Location: Northeastern Acton, off Pope Road, toward Concord and Carlisle
Terrain/Trail Conditions: Mostly level terrain with good walking conditions, but with frequent stony stretches
Loop trail: 2.5 miles
- Cul-de-sac on Spring Hill Road, off Pope Road (Parking on street; Kiosk on access trail)
- Cul-de-sac on Jay Lane, off Strawberry Hill Road (P in Strawberry Hill Road lot, at Jay Lane)
- From Camp Acton Conservation Land via red connector trails
- From Nashoba Brook Conservation Land via red connector trails
- From Robbins Mill Conservation Land via red connector trail
Spring Hill Conservation Land is the middle property of three contiguous conservation lands totaling over 400 acres of preserved wildlife habitat that form Acton’s largest protected natural area. Each property has its own yellow loop trail, separate entrances, kiosk(s), and parking. Two short red-blazed trails connect the easterly side of the Spring Hill loop trail to the Camp Acton loop trail, and two other short red-blazed trails connect the westerly side of the Spring Hill loop trail to the Nashoba Brook loop trail, and Robbins Mill Trails. It is possible to complete a circuit of nearly 6+ miles through these four conservation lands through dense woodlands while crossing from Pope Road on the east to Route 27 on the west. Because of the size of this property, “You Are Here” maps have been posted on trees at various locations along the loop trail. Besides Camp Acton’s, Robbins Mill and Nashoba Brook separate maps, there is a composite map showing all four parcels.
One red access trail begins at the Spring Hill Road entrance. An interesting feature is a short side loop on the northern side of the trail that winds through a group of stone piles, which are thought to be of Native American origin and to have been constructed for some ceremonial purpose, although they are not considered to be burial sites. More such piles are highlighted in Nashoba Brook Conservation Land as part of the Trail Through Time and an educational panel describing the site has been installed. This trail is marked at both ends by a sign with a small icon of three circles in a triangular arrangement.
The access trail joins the lengthy yellow loop trail near the Jay Lane access and the two connectors from Camp Acton. Used extensively by hikers, bikers, joggers, dog-walkers and cross-country skiers, this loop trail forms an irregularly shaped double “U,” with the inner part of the trail skirting both sides of a long, narrow wetlands area. A 70-foot boardwalk on the trail’s innermost curve crosses the most interior part of this wetlands. Two blue secondary trails that transect the main yellow loop trail make possible shorter circuits of this property, whose loop and access trails are longer than most such trails. One of these, just east of the boardwalk, connects the loop trail’s inner and outer curves at their midpoints, while the other provides an even shorter circuit at the easternmost curve of the yellow trail, near the Spring Hill Road entrance. On the western side of the outer “U” are the two short trails connecting to the Nashoba Brook land.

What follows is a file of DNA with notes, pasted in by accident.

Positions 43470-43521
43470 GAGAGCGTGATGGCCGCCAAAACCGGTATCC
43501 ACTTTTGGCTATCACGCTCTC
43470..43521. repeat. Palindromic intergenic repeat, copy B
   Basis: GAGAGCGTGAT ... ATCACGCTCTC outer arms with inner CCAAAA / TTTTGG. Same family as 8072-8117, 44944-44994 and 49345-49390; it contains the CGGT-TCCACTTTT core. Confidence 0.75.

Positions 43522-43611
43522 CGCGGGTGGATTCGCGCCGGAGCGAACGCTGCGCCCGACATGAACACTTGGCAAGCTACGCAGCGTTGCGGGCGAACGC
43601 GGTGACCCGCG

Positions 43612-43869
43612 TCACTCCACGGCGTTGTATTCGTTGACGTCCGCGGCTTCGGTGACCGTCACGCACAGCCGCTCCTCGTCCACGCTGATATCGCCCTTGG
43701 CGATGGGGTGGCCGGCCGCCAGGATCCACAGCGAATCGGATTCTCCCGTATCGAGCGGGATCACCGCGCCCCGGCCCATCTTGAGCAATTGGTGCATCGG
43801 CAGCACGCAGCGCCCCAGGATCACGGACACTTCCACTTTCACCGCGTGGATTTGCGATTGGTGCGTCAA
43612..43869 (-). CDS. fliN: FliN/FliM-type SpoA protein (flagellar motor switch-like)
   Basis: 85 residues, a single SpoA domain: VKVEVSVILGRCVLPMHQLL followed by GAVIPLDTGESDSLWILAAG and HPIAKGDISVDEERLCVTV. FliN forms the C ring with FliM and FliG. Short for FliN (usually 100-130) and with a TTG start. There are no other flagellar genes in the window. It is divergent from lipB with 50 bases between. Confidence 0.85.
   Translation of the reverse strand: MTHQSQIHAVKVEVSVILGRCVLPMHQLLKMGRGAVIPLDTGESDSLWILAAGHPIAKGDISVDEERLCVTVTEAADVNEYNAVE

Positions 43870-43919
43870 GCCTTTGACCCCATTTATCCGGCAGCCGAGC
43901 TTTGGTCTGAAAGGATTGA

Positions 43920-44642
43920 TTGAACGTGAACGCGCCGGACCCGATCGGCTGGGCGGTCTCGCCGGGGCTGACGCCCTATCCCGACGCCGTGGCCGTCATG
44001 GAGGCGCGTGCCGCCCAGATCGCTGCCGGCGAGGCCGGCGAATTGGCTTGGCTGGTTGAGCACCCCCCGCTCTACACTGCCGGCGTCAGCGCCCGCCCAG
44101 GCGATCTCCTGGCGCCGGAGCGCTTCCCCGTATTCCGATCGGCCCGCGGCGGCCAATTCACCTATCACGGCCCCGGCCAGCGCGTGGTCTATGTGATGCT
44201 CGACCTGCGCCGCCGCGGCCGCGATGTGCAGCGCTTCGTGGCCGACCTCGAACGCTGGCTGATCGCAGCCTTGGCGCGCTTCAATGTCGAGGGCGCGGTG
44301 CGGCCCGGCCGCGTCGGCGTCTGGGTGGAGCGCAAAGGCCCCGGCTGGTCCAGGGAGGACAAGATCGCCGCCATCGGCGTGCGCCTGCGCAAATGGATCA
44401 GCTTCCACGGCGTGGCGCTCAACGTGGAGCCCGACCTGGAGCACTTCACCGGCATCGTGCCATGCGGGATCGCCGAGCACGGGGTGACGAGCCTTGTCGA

The one-mile access trail from the Jay Lane entrance descends from Strawberry Hill and passes through a predominantly upland area with extensive stands of beech and hemlock that extends into the hemlock-swamp lowlands. The trail continues across low, level terrain where the flora include a thicket of water-loving sweet pepperbush, whose fragrant white blossom-spikes scent the air in mid- to late summer. After crossing a short boardwalk, this access trail, paralleling old stone walls for most of its length, joins the main Spring Hill loop trail close to the access trail from the property’s main entrance.
The longest Acton segment of the Bay Circuit Trail (BCT) passes through the Spring Hill property, crossing its boundary with Nashoba Brook Conservation Land via a short red connector marked with a sign, and passing along the Jay Lane access trail to the road. Between these two points, the BCT follows the more easterly portion of the yellow trail. BCT-logo patches mark this trail at the junctions, and white blazes are used along the trail. On the map it is marked in white. The BCT connects with the Nashoba Brook Conservation Land on the east and with the Stoneymeade Conservation Land, via Strawberry Hill Road and Pope Road, on the south.
Largely buffered from the sound of traffic along Route 27 by the Nashoba Brook Conservation Land, Spring Hill is a pleasant, quiet, relatively level woodland area covered with a deciduous woods of red and white oak, red maple, and black and white birch. A scattering of beech, larch, hemlock, and white pine may be seen throughout. On the forest floor is a distinct community of ground covers, including ferns, mosses, partridgeberry, princess pine, and several other members of the club-moss family, all of which are indigenous to wet or heavily shaded areas. The understory vegetation is dominated by high- and lowbush blueberry and swamp azalea. Geologically, Spring Hill is uncharacteristic of most of Acton’s conservation lands (including the adjacent Nashoba Brook and Camp Acton lands) in that it is almost without rock outcrops, ledges, or large boulders. However, there are numerous glacial rock gardens scattered throughout the property.